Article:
Emulating the Matter Power Spectrum for the Universe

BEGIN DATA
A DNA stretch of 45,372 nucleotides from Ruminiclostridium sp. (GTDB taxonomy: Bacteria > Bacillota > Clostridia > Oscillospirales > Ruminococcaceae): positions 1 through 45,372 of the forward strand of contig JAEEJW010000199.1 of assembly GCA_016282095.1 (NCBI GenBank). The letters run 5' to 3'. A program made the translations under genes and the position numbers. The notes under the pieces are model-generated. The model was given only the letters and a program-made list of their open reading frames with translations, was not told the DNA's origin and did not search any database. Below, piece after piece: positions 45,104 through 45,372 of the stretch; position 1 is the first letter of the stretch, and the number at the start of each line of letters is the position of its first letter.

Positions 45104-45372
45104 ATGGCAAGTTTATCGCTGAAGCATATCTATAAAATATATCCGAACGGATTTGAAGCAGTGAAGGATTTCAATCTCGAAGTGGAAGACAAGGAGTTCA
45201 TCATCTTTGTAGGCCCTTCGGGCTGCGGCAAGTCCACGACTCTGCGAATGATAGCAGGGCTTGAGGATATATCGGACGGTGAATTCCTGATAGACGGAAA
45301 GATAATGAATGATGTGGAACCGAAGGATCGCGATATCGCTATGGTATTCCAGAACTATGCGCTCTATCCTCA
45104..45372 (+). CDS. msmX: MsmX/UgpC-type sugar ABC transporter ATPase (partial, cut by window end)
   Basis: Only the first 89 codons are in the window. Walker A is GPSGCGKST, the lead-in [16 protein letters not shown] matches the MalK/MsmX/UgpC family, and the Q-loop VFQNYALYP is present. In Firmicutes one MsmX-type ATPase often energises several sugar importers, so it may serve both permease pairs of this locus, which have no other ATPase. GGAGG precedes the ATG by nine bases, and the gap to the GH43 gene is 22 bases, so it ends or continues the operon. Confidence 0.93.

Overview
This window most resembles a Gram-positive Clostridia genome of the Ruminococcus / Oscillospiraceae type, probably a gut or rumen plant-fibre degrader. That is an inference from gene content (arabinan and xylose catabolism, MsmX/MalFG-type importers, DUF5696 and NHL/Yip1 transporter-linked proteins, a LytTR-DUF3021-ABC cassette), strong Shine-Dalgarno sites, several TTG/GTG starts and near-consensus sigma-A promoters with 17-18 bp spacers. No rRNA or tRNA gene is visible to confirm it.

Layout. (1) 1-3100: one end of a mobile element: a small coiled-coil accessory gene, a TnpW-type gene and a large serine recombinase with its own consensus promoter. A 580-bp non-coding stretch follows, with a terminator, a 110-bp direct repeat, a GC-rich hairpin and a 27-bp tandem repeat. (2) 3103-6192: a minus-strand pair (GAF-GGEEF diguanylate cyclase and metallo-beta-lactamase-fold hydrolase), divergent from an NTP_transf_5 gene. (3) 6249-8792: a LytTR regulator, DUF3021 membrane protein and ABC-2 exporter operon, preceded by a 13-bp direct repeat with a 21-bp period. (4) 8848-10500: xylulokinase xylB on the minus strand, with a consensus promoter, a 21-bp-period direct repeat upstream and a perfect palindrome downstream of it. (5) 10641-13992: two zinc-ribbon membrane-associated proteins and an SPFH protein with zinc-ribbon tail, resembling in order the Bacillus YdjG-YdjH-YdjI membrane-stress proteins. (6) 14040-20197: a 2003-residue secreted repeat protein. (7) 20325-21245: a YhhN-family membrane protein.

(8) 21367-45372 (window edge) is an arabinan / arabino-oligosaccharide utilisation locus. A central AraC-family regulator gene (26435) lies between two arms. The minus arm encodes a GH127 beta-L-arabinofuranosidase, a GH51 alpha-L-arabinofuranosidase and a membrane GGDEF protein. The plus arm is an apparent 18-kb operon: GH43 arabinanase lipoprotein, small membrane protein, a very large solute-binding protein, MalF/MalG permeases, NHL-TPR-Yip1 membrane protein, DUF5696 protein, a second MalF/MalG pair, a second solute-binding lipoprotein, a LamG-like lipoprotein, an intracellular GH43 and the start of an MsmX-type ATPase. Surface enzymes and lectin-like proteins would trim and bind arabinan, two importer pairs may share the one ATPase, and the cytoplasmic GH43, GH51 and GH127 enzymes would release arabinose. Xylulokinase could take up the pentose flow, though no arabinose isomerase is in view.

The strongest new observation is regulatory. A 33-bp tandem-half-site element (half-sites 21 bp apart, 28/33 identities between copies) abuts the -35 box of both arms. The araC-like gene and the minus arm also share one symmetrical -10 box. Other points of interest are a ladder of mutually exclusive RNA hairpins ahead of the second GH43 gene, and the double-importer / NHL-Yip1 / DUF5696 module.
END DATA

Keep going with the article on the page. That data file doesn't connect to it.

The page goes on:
Answering many of the most exciting questions in astrophysics and cosmology depends on understanding the formation of large-scale structure in the Universe. In particular, accurate theoretical predictions of large-scale structure properties are required in order to constrain cosmological models to agree with observed data. Currently such predictions can only be obtained from costly numerical simulations. In the first part of the talk, I will discuss how to construct an accurate predictor for the matter power spectrum (an important summary of structure) using simulations for just 37 parameter settings. Each simulation produces a noisy realization of the power spectrum for its cosmology. Replications for each cosmology are combined in order to estimate the unknown smooth power spectrum for that cosmology. We treat this unknown smooth function as arising from a process convolution, a class of models built by kernel smoothing a latent random process. The estimated smooth spectra are used to construct a Gaussian process-based scheme for predicting the spectra of cosmologies that were not included in the original simulation suite. In the second part of the talk, I will discuss how we extended our predictor to include a new input parameter and wider ranges for the spectrum without the need to redo the costly simulations.